Fort Eden – Chapter 4

Letters of Gold by Chris Kluwe and Edwin McRae

Two horses walked through the night, thick fog muffling their plodding hoofsteps. A burly figure atop one of them shivered and pulled his leather coat tighter around his body. Soft tinkling echoed from his pockets. The tiny lantern attached to his saddle swayed then stilled, its circle of light revealing little more than a few feet ahead.

“This bloody fog cuts worse than any Culler claw, I’ll tell you that true, lass. What’d you say this was called again in that language of yours?”

Patricia looked over at him, the tattoo on her chin glistening with the damp of the fog in the lamplight.

“We call it ‘freezing ground fog,’ Farlan. Like normal people.”

“Well, can’t argue with that. It’s colder than a witch’s tit.” Farlan reached into his coat, producing a small flask, and tilted it into his mouth. “Ahhh, that’s the stuff. Warms the body better than any fire on a cold night.” He nudged his horse closer. “Patricia? Care for some?”

“No, thank you. I still don’t understand how you haven’t died of alcohol poisoning yet.”

Farlan took another swig from the flask and tucked it back into his coat, then patted his stomach and winked.

“Deep, dark Falconer secret. Maybe I’ll teach it to you someday. Of course, it would help if you were Scottish.”

Patricia scowled.

“I have enough trouble being who I am already. Or did you already forget what happened last time we were here?”

Farlan laughed, a rolling avalanche of sound.

“Oh, lass, how could I forget? Breaking you out of Fort Eden Gaol remains one of the best memories of my life. You should have seen the expression on that warden’s face when I blew out half his wall.”

“I would prefer not to see any more wardens in my life, and speaking of which, aren’t you the slightest bit worried that they’ll arrest us on sight when we get into the city?”

Farlan’s horse whickered as a deeper shadow appeared in the fog, gradually resolving into the splintering timbers of a rundown hovel, its wooden shutters tightly closed. Farlan reached down to give the mare a quick pat on the neck.

“Easy, Proof. Easy. No, lass, that was over five years ago. Means it never happened. Besides, you’ve got one of these, now.”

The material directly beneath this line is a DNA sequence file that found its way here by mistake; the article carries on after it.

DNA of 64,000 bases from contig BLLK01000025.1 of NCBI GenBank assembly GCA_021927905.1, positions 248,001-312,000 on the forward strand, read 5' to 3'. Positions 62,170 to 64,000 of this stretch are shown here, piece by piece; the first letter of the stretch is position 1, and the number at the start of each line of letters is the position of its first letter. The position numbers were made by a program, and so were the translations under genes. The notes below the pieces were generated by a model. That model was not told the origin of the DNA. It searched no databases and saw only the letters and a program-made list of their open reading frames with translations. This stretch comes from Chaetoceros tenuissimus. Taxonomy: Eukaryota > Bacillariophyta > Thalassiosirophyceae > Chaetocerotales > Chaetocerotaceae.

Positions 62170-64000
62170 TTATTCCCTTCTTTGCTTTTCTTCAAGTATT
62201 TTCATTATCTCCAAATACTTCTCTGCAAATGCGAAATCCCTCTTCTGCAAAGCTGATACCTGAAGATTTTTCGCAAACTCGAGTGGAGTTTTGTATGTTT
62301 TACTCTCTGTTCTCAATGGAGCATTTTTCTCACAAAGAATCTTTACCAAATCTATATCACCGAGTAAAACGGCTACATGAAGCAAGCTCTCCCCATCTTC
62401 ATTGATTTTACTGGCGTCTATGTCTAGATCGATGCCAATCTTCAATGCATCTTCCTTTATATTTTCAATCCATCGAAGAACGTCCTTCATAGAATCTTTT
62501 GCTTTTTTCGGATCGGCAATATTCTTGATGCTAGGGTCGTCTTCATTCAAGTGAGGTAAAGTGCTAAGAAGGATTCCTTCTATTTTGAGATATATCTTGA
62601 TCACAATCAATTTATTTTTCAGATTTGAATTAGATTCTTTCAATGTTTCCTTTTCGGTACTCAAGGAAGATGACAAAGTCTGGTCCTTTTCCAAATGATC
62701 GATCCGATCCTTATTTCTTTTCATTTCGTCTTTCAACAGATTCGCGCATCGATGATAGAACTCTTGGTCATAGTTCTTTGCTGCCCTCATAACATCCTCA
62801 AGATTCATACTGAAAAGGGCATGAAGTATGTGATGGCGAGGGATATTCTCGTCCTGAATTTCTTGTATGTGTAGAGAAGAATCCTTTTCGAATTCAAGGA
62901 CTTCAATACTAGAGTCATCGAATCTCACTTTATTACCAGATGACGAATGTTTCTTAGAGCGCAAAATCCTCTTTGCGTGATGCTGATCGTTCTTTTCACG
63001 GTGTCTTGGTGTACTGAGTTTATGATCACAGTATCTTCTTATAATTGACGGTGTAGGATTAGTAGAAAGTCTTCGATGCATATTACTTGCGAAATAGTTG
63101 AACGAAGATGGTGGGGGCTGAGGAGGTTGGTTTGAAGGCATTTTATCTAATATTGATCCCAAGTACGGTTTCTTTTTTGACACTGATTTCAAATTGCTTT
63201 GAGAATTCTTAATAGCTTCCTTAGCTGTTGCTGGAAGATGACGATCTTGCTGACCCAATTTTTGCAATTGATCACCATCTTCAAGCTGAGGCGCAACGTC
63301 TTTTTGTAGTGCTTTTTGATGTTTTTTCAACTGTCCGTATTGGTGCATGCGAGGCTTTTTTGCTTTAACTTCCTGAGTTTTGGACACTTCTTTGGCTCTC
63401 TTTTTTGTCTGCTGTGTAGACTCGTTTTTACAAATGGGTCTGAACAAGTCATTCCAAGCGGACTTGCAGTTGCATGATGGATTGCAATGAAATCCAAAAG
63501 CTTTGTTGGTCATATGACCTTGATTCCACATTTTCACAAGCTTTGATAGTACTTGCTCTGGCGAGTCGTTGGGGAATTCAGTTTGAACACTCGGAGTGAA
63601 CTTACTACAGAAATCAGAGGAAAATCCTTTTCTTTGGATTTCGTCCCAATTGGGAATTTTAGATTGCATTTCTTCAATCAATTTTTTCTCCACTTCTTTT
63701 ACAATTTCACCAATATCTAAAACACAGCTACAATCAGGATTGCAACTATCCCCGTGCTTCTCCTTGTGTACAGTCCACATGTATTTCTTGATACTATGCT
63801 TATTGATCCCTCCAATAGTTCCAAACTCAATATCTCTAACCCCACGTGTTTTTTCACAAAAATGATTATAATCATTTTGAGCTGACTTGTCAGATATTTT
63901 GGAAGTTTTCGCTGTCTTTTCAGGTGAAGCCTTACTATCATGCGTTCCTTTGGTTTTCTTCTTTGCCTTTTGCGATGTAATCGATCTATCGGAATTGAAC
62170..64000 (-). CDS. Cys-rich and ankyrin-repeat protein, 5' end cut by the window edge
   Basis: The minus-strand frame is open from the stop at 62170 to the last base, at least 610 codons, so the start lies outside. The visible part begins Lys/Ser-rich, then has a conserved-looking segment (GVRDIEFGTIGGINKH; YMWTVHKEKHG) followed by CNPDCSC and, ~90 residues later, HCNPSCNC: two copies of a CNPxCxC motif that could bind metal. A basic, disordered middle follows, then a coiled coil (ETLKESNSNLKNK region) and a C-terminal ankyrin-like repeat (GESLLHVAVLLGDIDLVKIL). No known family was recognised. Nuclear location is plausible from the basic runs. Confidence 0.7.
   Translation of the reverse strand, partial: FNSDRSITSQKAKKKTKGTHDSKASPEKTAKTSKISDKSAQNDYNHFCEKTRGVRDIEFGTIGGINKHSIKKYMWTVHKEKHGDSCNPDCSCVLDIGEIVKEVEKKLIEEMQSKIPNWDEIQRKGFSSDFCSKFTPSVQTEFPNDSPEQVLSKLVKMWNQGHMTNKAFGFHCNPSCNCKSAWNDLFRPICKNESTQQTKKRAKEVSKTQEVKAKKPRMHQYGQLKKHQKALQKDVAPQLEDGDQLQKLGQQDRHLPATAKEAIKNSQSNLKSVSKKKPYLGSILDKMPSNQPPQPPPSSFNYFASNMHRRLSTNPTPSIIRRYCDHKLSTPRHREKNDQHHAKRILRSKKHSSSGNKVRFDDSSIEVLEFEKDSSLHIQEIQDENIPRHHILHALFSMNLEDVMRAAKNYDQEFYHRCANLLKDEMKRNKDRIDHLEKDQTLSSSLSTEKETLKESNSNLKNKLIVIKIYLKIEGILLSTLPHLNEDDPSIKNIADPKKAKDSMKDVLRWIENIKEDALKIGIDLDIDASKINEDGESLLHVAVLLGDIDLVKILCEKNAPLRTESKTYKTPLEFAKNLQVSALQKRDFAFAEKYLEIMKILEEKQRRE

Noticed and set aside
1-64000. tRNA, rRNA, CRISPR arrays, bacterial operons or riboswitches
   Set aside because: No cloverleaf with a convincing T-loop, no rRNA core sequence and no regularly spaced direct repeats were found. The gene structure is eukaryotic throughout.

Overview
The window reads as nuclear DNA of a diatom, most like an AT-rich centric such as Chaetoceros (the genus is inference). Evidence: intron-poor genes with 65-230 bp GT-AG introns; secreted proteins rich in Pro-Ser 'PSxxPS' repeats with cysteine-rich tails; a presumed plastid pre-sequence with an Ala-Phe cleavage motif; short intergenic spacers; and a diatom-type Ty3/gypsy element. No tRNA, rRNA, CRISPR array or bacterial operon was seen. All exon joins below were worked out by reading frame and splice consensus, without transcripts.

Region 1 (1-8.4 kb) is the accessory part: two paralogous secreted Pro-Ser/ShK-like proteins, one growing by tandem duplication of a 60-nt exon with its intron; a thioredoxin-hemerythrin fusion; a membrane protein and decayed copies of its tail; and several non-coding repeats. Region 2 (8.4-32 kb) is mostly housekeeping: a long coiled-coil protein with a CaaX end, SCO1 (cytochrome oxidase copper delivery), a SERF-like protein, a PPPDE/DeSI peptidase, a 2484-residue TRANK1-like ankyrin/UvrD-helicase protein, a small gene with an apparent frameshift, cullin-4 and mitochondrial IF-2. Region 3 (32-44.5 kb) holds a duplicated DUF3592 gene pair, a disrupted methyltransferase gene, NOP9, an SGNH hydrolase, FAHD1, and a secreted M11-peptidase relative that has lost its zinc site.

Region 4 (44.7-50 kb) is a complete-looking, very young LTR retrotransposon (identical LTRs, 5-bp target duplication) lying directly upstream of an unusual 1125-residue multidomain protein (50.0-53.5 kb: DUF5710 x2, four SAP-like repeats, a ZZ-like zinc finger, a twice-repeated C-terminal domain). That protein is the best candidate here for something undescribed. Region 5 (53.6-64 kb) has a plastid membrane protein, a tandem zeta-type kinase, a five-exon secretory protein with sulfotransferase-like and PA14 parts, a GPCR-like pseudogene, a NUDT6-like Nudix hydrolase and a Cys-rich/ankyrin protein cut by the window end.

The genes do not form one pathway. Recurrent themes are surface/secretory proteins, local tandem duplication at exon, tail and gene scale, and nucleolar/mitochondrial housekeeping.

Farlan tapped his thick shirt, underneath which lay a golden medallion in the shape of a swooping falcon, cool against his bare skin. More houses appeared in the looming darkness, breaching the frozen air like creatures surfacing from some chthonian abyss. Patricia reached up to her own shirt, feeling the forever attacking bird nestled atop her collarbone, its claws cleaned since Seacliff.

“Yes, that’s comforting for you, Farlan. You’re a white man. Of course they’ll listen to you. I’m a half-breed, and a woman. You think a piece of gold is going to stop some gang of thugs wearing equally shiny badges?”

“You’ve got a pistol, too, right? What’d I teach you?”

Patricia’s mouth unknotted into a sharp smile.

“Beat ‘em over the head until they listen, and if they don’t listen, shoot ‘em and find someone who will.”

“Aye, that’s the one.”

“I can’t kill the whole city.”

“No, but if there’s a Culler in Fort Eden, it might kill the city for you. Seacliff was just the start. Our real work begins here.”

Patricia’s grin faded away at the reminder. There’d been a letter from Farlan’s nephew, a constable in the Fort Eden police force. He’d talked of missing gold and peculiar happenstances. To a non-Falconer, merely another news item to ignore in a busy world, but to a Falconer…

Missing gold and peculiar happenstances were the calling cards of a Culler.

Farlan had contacted her a fortnight earlier, utilizing the ‘newfangled’ telegraph wires that seemed to be sprouting up everywhere, and Patricia knew at once they had to investigate. A pack of Thralls in a remote hamlet was bad enough, but a Culler in the second-largest city in New Zealand? The death toll would be catastrophic. Fort Eden needed Falconers, and quickly.

Even if they did try to sentence you for murder last time you were here, she thought grimly.

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